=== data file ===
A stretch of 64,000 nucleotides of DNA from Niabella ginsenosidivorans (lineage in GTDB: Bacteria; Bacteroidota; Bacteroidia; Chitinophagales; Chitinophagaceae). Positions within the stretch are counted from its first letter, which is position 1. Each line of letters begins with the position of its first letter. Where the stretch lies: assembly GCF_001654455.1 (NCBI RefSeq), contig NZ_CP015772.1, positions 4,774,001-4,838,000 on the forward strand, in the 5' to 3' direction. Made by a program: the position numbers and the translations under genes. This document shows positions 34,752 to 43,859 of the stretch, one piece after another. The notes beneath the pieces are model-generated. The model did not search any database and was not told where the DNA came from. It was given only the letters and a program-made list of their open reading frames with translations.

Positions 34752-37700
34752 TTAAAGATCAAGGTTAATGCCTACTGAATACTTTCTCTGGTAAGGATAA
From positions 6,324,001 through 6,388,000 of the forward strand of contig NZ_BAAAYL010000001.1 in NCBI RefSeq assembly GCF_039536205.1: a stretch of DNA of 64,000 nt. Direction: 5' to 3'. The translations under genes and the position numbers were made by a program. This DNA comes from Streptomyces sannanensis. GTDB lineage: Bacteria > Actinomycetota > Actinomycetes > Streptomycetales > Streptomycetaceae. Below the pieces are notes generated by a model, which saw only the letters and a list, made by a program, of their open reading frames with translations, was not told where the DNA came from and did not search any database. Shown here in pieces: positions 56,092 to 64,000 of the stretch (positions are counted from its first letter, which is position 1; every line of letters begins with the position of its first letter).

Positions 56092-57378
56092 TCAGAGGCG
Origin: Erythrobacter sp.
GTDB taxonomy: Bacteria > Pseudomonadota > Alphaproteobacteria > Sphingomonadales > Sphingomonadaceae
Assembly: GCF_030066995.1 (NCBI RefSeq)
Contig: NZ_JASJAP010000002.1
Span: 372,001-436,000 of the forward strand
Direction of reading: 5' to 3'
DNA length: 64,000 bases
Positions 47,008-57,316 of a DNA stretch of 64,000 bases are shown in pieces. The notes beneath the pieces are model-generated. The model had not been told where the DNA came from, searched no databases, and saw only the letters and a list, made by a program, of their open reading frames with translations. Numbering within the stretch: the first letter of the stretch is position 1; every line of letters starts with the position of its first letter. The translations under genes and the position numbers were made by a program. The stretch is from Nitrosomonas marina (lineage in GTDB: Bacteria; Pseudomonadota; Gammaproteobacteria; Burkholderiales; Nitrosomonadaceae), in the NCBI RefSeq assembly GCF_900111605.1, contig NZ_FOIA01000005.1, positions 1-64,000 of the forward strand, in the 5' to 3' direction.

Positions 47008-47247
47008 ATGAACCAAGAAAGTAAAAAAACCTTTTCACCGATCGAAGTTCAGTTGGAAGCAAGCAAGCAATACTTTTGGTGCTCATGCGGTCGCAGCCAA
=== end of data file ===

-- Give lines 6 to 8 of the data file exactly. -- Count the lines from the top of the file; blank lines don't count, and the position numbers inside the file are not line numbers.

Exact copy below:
56092 TCAGAGGCG
Origin: Erythrobacter sp.
GTDB taxonomy: Bacteria > Pseudomonadota > Alphaproteobacteria > Sphingomonadales > Sphingomonadaceae